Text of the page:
When fired FBI director James Comey torched the White House last summer for spreading falsehoods about his leadership of the Bureau and the morale among its ranks — "Those were lies, plain and simple," he told Congress — Sarah Huckabee Sanders seemed to take umbrage that anyone would dare suggest the president is loose with the truth. "No, I can definitively say the president is not a liar," she assured reporters during an off-camera briefing. "It's frankly insulting that that question would be asked."
Since it's the administration's official position that Donald Trump doesn't lie, its lawyers should be heartened that Robert Mueller, the special counsel appointed to investigate crimes associated with Russia's disruption of the 2016 election, has shown an interest in interviewing him. Multiple reports on Monday indicated that Trump's legal team is bracing for a potential encounter between Trump and Mueller — a significant development in a sprawling investigation that grew even bigger thanks to the president's decision to dismiss Comey.
The dismissal and other Trump moves in its wake have raised the specter that he might have taken affirmative steps to put obstacles before the Russia probe, and so it makes sense for Mueller to want to hear directly from the president, who remains adamant that he has done nothing wrong and thus has nothing to fear. Trump said as much over the weekend during a getaway at Camp David, where he seemed game for a sitdown with Mueller's team. "We have been very open," he told reporters, according to the Washington Post. "We could have done it two ways. We could have been very closed, and it would have taken years. But you know, sort of like when you've done nothing wrong, let's be open and get it over with."
Except that's never going to happen. No lawyer worth his or her salt would let a client like Trump go in for an interview. A person with knowledge of the Mueller investigation who asked to remain anonymous told me that Trump is the kind of client who would "humiliate you and destroy you because he just can't follow directions."
Indeed, even Trump's own star-studded legal team seems acutely aware that allowing Trump to be interviewed by the special counsel is a recipe for disaster. In all the reporting about Mueller's interest in interviewing Trump, there's an unease among the sources, all of whom are almost certainly lawyers, in the very thought of Trump being alone in a room with Mueller. They want to know where the conversation would take place, for how long, and the scope of the questioning. Short of an interview, there's been discussion about letting Trump answer written questions from the special counsel. The implication is clear: Trump is a walking, talking perjury trap, and saving him from himself is simply what any sane, competent lawyer would advise. (Ask Tim O'Brien.)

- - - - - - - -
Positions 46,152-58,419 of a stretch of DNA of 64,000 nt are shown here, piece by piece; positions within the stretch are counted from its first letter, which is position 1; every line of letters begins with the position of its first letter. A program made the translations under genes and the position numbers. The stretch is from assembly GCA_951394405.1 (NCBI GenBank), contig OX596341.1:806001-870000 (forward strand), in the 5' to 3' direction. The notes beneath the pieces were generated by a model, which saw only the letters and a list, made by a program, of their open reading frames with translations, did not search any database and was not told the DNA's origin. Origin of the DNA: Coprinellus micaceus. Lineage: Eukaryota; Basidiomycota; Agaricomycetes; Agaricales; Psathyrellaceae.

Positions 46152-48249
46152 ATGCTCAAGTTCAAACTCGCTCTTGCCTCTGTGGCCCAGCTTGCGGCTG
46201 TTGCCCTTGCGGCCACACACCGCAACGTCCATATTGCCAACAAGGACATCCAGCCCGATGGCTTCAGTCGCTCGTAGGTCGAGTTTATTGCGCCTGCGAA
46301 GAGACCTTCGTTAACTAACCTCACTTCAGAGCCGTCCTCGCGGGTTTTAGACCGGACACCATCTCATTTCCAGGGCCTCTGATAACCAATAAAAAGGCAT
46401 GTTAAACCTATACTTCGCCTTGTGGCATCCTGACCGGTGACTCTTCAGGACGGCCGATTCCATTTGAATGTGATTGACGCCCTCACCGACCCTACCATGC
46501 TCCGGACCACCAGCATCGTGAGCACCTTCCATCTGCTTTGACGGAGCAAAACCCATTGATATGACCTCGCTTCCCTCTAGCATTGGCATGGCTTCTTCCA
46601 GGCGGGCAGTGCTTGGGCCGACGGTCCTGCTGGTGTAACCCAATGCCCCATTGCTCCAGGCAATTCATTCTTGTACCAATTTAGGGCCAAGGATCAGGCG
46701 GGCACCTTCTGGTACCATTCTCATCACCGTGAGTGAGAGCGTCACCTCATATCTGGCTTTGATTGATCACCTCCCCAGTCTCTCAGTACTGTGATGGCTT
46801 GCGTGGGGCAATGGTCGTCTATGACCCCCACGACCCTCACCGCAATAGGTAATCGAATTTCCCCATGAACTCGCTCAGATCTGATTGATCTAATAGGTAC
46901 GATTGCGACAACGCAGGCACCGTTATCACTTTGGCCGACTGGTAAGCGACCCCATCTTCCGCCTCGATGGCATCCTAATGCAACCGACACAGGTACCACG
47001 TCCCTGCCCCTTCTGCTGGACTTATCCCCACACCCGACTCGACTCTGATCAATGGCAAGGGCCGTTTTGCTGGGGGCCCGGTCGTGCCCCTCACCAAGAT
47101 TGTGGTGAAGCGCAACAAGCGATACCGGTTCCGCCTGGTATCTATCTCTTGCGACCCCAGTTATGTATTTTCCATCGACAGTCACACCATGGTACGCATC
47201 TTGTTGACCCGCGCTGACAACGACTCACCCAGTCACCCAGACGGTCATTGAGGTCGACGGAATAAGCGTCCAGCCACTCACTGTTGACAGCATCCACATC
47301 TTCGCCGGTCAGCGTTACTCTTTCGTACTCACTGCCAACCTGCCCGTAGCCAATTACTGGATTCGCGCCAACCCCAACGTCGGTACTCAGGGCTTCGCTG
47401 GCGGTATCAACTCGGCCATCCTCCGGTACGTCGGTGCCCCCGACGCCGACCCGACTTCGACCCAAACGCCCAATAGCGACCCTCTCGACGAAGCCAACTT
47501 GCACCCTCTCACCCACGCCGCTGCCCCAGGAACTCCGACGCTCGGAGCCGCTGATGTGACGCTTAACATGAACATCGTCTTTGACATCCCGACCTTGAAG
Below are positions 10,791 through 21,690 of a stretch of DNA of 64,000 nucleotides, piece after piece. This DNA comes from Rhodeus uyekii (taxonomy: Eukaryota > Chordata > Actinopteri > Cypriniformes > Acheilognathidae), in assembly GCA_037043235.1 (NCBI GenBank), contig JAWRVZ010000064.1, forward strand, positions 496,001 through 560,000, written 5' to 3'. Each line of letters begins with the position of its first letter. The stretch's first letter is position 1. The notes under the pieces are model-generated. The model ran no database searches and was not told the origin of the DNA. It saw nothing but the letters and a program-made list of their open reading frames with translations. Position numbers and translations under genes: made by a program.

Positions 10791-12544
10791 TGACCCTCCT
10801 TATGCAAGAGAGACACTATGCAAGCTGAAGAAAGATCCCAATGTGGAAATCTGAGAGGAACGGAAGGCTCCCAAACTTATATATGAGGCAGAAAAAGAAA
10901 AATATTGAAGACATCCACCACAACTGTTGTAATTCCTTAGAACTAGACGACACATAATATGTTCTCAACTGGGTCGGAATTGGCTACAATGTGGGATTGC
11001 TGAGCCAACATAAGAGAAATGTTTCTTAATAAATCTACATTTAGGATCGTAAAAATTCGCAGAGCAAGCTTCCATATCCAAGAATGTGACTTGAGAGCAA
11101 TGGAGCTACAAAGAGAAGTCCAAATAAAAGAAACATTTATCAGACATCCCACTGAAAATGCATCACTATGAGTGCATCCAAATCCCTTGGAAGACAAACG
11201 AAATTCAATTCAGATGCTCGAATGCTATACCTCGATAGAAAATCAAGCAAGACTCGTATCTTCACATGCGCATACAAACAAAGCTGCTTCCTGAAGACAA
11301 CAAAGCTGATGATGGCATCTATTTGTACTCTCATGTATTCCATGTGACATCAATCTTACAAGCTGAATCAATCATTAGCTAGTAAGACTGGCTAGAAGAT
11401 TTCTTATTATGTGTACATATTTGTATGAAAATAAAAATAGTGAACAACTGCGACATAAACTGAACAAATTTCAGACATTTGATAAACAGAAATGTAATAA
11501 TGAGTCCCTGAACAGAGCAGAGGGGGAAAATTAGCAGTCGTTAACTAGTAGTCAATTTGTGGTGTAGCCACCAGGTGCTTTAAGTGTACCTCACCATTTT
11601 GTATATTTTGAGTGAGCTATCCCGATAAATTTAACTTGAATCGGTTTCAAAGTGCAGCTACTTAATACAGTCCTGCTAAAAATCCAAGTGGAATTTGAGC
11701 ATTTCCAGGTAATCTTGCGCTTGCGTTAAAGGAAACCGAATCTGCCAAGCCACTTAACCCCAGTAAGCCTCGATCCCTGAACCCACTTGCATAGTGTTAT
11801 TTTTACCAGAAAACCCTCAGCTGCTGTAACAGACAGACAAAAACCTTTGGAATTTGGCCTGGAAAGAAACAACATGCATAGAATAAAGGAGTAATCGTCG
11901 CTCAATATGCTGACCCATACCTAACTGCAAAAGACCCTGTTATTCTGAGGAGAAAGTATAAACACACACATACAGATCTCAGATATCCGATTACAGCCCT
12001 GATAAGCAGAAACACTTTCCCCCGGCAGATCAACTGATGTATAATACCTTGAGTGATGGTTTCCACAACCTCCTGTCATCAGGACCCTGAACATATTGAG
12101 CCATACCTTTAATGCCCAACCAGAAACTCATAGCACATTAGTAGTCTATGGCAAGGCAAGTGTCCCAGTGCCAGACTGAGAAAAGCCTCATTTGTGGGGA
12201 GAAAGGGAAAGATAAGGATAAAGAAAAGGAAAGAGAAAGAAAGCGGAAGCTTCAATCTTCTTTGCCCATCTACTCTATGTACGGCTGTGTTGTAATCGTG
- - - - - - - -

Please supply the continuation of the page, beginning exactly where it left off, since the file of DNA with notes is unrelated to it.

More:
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Not even Alan Dershowitz, an ardent Trump defender who recently got his own show on Fox News, thought allowing the special counsel to grill Trump was the best play. "I would never let the prosecution interview my client," Dershowitz told NBC News. "But I don't represent the president of the United States, and presidents don't want to plead the Fifth. So this route makes sense." Come to think of it, Dershowitz was probably trying to send smoke signals to those who do represent Trump.
Not that they needed the warning. Because in the end, avoiding a Trump-Mueller one-on-one is not just a good course of action, but the onlycourse of action. "The man's uncontrollable. He's a loose cannon," the person with knowledge of the Mueller investigation said. "No matter how much you prep him, no matter what small words you use to explain to him the potential landmines he could step on … he will leap in blindly and say whatever pops into his head, and that could be a potential disaster."
This source added: "The absolute last thing I want to do in my life is be sitting next to Donald Trump being questioned by the special counsel."